You can guarantee your tyres (and even your tootsies inside the vehicle) will get wet today – as you take two-tonne of truck across slippery river stones with the dexterity of a washing machine on legs.

With your Pascoe badge of honour on your sleeve, treat yourself to an overnight stay at Moreton Telegraph Station. The tin and timber riggings might date back to 1887, but it pushes the 21st century boundaries in terms of hospitality.

We tuck into a three-course delight of pumpkin soup, confit duck and vanilla bean cheesecake, before settling into safari-style tents; Cape York’s answer to glamping, nestled in a secluded woodland area.

An open fire, Tim Tams and bottle of shiraz are the perfect accompaniment to a Fleetwood Mac big sky.

Overnight: Moreton Telegraph Station

Day 5: Moreton Telegraph Station to Bramwell Station

Aside from the convenience of travelling in kitted-out 4WDs with drivers who know what they’re doing, is they have an access-all-areas pass to Cape York.

If you haven’t heard of Steve’s Reserve, you’re not alone. Until this year no general public could enter this sprawling refuge of rainforests, wetlands and savannahs.

Aside from the two tours, APT and AATT, which cross the Wenlock River to see the Irwin’s backyard, the reserve attracts scientists from around the world, chasing their own David Attenborough moments to uncover new animal species.

It’s fitting that the Wenlock River, the most crocodile-infested waterway in Australia, cuts through the Irwin’s property – it’s a living Petri dish for the rangers who research and tag these prehistoric reptiles. In fact, they have some 138 crocs within the reserve’s geo-tagging radius.

I’m equal parts relieved and disappointed not to have laid eyes on Yugan the 15-foot, 5.5 mtr croc who is the largest boss croc in the river system. But there’s always their annual crocodile tagging mission to join in August if you’re after the full Irwin-immersion.

Fueled with adventure, check into Bramwell Station, a 1,330,000km2 Brahman cattle station that stretches so far west, that any further west, you’d actually hit Darwin… or so the larrikin behind the bar says.

Bramwell is about as far away from phone reception as you’ll get on the Cape, leaving more time for buffet dining, bush poetry and beer. Did I mention there’s lots of Great Northern Beer up here?

Day 6: Bramwell Station to Punsand Bay Resort

Tyres, get ready to meet your traction match. The Old Telegraph Track is the kind of road your diff-lock would swipe right for.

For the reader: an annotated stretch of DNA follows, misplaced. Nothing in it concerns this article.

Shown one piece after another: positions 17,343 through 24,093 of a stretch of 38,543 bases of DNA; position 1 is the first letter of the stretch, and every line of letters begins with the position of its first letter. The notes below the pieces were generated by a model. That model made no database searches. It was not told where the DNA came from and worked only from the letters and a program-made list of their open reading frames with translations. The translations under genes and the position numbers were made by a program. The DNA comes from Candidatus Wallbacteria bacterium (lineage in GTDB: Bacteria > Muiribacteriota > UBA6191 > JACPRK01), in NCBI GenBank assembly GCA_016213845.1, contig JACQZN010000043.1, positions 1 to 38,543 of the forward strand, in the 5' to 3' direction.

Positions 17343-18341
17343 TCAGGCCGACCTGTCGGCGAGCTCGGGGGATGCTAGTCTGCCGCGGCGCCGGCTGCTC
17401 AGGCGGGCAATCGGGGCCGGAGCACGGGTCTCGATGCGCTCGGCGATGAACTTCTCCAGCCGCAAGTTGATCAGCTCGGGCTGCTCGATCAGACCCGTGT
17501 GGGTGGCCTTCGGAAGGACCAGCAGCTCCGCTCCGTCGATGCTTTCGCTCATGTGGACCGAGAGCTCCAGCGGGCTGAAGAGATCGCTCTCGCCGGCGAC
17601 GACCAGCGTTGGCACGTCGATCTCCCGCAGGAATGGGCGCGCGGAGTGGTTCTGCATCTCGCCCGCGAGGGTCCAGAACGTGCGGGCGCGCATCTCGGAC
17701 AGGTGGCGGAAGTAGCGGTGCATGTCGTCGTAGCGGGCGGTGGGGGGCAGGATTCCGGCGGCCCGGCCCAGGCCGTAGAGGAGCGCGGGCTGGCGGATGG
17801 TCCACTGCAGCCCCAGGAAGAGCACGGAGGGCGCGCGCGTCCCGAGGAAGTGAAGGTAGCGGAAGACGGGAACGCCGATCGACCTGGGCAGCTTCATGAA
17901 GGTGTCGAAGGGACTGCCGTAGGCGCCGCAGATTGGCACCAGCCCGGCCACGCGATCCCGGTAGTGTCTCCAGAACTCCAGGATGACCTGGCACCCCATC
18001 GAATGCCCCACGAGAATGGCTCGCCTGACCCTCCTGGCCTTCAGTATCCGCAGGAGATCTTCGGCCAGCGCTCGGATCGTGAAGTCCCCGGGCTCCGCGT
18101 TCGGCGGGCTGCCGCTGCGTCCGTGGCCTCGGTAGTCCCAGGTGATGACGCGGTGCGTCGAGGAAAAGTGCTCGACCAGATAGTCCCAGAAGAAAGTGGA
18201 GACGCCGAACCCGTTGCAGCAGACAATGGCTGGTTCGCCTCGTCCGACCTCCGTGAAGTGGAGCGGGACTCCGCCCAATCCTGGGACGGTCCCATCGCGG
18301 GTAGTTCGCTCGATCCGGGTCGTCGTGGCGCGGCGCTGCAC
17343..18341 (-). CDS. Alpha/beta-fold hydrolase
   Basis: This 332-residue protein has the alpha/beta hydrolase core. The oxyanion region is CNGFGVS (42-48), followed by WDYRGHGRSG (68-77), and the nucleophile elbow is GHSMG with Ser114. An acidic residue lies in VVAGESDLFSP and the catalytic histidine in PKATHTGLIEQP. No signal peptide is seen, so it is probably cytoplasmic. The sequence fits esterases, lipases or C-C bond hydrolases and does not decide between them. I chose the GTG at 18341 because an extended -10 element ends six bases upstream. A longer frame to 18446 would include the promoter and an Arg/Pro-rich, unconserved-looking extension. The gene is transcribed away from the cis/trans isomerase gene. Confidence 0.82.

OTT by name, this road is truly OTT by nature, following the original telegraph line that ran up the peninsula. Only a few original telegraph poles still remain today, like symbolic goal posts on either side of the winding track.

The Gunshot Creek Crossing is the crème de la crème of this 4WD journey – a near vertical drop, worthy of a look, even if you aren’t game to go down. Either way, there’s five or six pathways to Gun Shot graduation, all as rutted, steep and adrenaline-inducing as each other.

Cleanse your efforts with a dip at Fruit Bat Falls, one of the only watering holes not part of croc country in the Cape – with emerald water, cascading falls and a rock jump that begs for a bomb dive.

Arrive at Punsand Bay Campground in time for sunset and make the most of watching the sun go down over both the Pacific and Indian Oceans at the same time – a rare treat in this eastern-facing state.

Aside from tent sites with million-dollar views, you’ll find Australia’s most northern tap beer, and a pizza menu that’s as good as any true Calabrese creation.

Overnight: Punsand Bay Campground

Day 7: Punsand Bay to ‘The Top’

There’s something rewarding about reaching a destination you had to work for – and the tip of Australia is just that.

Even walking the final 20-30 minutes from the carpark to the famous sign, across jagged molten rocks, is Cape York’s last challenge, as though to prove you are made of more than just city-slicker muscle.

You’ll be pleased to know the top of Australia is still unmistakably Australian. It’s marked by a sign post, no security, no photographer (read: no tourist traps), and there’s nothing but blue sky and endless water around you.

Mark my words. Standing here, you’ll be “taken by the sky”.